Commentary: Why Access to Birth Control Matters to Black Women

Commentary: Why Access to Birth Control Matters to Black Women

Rush Limbaugh, the GOP and Christian conservatives are trying to govern women's health care and birth control. Women need to stand up and be counted.

Published March 7, 2012

It was the "slut" heard around the world.

Conservative radio host Rush Limbaugh made that comment about Sandra Fluke, a Georgetown University law student, who testified in front of Congress on Feb. 23 to discuss why religious institutions and universities should cover birth control for employees and students.


On Feb. 29, Limbaugh slammed Fluke on his show, accusing her of wanting the government to pay for and condone her sex life. He said:

What does that make her? It makes her a slut, right? It makes her a prostitute. She wants to be paid to have sex. She's having so much sex she can't afford contraception. She wants you and me and the taxpayers to pay her to have sex.


Instantly, women's health advocates, Democrats and even some Republicans spoke out against his unfair attack against the third-year law student. And, thankfully, it has cost Limbaugh millions in advertisements. Despite apologizing, he has lost over 30 sponsors for his show and there are serious rumors that he might even get fired.


Too bad this incident isn't rare.


This is just one drop in the bucket in the perplexing attack on women's health that is being led by the GOP and Christian conservatives.


And while Fluke doesn’t look anything like us (nor do the majority of female talking heads on the cable news shows talking about this issue), this doesn’t mean that better access to contraception isn't our problem — it is.


In a survey cited on the Huffington Post, 51 percent of African-American women aged 18 to 34 reported having trouble purchasing and consistently using birth control due to its high cost. Also, African-American women are three times more likely to have an unintended pregnancy, and according to a 2011 CDC report, Black women in 2007 had the highest abortion rates (32.1 abortions per 1,000 women aged 15–44 years) and account for 34.4 percent of abortions in the U.S. White women account for 37.1 percent.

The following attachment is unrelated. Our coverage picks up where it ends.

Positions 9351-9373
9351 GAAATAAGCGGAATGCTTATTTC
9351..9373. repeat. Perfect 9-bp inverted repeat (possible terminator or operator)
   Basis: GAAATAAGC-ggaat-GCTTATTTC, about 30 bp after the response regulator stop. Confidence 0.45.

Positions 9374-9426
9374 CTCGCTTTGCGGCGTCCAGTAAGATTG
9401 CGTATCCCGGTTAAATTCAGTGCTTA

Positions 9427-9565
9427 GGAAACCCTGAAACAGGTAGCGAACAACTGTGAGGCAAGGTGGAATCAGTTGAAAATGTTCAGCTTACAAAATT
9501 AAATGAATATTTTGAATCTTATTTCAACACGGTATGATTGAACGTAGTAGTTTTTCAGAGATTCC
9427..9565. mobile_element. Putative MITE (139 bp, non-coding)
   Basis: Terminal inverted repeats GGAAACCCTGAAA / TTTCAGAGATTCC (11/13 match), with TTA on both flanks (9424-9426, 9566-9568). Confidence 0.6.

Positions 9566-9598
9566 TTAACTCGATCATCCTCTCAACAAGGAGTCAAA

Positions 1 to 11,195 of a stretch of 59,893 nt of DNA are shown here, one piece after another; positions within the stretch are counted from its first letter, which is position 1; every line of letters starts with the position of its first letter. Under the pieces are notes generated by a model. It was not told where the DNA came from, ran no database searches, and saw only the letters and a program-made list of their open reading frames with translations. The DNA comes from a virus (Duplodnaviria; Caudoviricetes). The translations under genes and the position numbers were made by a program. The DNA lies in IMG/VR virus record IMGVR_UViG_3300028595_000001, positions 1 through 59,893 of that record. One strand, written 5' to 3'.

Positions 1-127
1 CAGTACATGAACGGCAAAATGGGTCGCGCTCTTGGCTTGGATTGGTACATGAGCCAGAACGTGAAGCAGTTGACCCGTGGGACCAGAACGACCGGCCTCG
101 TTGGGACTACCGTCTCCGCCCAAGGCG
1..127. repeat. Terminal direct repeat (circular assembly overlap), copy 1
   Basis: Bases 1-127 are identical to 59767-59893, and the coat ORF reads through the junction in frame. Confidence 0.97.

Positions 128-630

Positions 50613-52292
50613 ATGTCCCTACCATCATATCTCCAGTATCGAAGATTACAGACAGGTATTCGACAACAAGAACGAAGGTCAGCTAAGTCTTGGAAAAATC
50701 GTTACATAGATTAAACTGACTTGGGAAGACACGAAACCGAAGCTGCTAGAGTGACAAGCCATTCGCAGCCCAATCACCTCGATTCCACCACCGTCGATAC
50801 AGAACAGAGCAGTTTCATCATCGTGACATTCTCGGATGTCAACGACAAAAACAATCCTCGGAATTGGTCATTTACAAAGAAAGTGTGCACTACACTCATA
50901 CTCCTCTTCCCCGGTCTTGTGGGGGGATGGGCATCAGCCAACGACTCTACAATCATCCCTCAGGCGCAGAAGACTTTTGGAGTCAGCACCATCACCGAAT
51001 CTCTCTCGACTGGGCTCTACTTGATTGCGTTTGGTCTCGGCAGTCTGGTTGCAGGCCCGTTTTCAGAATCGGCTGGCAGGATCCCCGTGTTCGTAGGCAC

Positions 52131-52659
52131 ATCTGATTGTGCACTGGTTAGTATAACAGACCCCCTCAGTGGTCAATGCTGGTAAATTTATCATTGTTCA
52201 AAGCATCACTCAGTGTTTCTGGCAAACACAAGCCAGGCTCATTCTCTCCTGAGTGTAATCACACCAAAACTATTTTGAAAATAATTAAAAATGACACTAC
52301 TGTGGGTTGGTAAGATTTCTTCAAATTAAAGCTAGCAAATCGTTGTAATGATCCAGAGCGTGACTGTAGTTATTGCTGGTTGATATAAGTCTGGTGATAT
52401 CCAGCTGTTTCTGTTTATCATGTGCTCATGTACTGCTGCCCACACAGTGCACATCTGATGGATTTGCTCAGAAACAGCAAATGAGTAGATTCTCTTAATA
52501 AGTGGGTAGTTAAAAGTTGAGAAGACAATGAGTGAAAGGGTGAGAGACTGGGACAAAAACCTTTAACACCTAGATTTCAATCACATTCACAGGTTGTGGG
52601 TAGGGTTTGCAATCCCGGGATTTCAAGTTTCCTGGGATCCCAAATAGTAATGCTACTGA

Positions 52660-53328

So yes, having insurance cover birth control would be a great asset to our health, but it doesn’t end there.

A March 2012 report conducted by the Guttmacher Institute suggests that these women are at a heightened risk for unintended pregnancies. Researchers wrote, "the greater the proportion of women who lacked insurance or the lower the proportion covered by Medicaid, the higher the unintended pregnancy rate.” And while Planned Parenthood does offer birth control for free or even low-cost, women are still falling in the gaps.

Linking more African-American women (and Black men) to health care and better access to contraception and bolstering health literacy will also help bring these unwanted pregnancy numbers down.

As this election race (and this war against women's health) rages on, it's important for us to be paying attention and understanding what is at stake for us. Reproductive justice isn't just a white woman's issue.

The opinions expressed here do not necessarily reflect those of BET Networks.

BET Health News - We go beyond the music and entertainment world to bring you important medical information and health-related tips of special relevance to Blacks in the U.S. and around the world.

(Photo: Keith Brofsky/Getty Images)

Written by Kellee Terrell


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